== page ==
If I were constructing the dinner party I'd least want to go to, the guest list would start with Jeremy Clarkson, Russell Brand and Julian Assange. Just imagine the conversation: I can already hear Clarkson complaining that you can't even make a joke about a dead prostitute these days, while Brand gestures towards his crotch and Assange looks for a balcony from which to address his people.
In fact, I think I might have accidentally come up with a pitch for a reality TV programme. Britain's Got Narcissism would be a gladiatorial contest for huge egos, except it would have to be based at the Ecuadorean embassy for the foreseeable future. And there isn't, I gather, much space for TV cameras and the like. Let alone a Ferrari for Clarkson to sit in and make vroom-vroom noises.
Astonishingly, Clarkson is one of the highest-paid (if not the highest-paid) "stars" at the BBC. I wasn't aware of this improbable fact until last week, when the corporation agreed to buy out his stake in Bedder 6, a company set up jointly five years ago to exploit commercial spin-offs from Top Gear. As if you didn't know, Top Gear is a motoring show on BBC 2 in which three scruffy men behave like teenagers. Clarkson earned something over £3.5m from Top Gear in the year until March, including company dividends and an amusingly titled "talent fee" from the BBC. This proved a bit much even for the corporation, which is why they've bought out his 30 per cent share in Bedder 6. The result is a windfall for Clarkson, running into millions of pounds.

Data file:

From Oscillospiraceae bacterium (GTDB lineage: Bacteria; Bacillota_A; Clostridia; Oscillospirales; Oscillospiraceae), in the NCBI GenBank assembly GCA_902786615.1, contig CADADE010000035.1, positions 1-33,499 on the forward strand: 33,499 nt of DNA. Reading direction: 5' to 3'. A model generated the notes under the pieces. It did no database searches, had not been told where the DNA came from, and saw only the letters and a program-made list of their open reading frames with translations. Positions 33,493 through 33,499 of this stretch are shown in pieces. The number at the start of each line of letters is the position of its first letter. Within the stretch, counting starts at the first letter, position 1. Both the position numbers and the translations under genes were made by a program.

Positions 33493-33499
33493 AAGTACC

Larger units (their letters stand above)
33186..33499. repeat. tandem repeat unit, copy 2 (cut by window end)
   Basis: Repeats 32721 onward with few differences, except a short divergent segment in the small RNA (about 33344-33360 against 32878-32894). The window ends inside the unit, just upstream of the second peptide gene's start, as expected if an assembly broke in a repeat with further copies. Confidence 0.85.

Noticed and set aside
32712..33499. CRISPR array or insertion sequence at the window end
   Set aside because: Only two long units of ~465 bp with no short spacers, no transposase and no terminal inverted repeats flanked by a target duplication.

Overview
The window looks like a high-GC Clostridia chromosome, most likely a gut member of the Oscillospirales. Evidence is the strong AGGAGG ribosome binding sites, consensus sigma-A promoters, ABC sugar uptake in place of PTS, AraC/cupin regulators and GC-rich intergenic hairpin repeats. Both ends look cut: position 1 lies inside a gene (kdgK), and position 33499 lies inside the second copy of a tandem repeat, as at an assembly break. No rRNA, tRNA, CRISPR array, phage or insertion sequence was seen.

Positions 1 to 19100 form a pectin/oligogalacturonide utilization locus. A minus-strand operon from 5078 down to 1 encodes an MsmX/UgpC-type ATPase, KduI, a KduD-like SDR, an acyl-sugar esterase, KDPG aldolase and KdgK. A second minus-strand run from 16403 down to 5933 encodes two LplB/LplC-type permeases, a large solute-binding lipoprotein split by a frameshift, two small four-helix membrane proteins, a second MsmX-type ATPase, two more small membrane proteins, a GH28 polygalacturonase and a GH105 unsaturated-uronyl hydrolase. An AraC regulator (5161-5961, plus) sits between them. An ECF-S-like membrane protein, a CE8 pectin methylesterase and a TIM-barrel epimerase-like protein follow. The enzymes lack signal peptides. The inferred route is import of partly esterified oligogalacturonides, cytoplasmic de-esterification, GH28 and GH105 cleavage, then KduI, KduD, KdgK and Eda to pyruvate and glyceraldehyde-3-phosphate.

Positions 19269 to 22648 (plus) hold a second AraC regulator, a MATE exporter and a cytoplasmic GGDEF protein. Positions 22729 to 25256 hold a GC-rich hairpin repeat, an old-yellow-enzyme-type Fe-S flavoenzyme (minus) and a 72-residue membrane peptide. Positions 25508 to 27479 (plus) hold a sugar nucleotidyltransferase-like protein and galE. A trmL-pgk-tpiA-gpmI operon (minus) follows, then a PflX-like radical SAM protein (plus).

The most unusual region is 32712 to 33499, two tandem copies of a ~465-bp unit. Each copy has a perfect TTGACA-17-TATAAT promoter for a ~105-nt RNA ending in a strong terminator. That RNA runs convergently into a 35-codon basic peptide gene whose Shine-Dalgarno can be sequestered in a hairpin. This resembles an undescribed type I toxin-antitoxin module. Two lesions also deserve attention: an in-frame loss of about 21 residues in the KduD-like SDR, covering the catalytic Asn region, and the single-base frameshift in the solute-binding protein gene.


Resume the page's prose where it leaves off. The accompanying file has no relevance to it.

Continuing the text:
Such are the rewards for shameless self-promotion these days. Brand hasn't had a BBC show since he abused the actor Andrew Sachs on his Radio 2 programme a few years ago, but that didn't stop him being invited to take part in the Olympics closing ceremony. The appearance of this seedy serial shagger was a low point in a pretty dreadful evening, and only someone with gargantuan self-regard could have perched on top of a bus in tight, sparkly trousers to impersonate John Lennon. Narcissists don't do embarrassment, which is one of the reasons why some socially awkward people are drawn to them.
Clarkson's opinions on almost any subject are as predictable as they are reactionary, depending on the shock value of hearing a public figure joking about foreigners being lazy or the deaths of cockle-pickers. Brand's stand-up routine on masturbation is one of the least funny things I've seen, reminiscent of a 12-year-old trying to shock his parents. But then the comedy circuit has produced a string of meagre talents, including Alan Carr and Justin Lee Collins.
It's all about performance, and I sometimes think the WikiLeaks founder is following in their footsteps. His address to the UN last week was hilariously grandiloquent, even if he needs to work on his delivery. In a world where narcissism is ludicrously over-valued, Assange is shaping up nicely as the radical man's Jeremy Clarkson.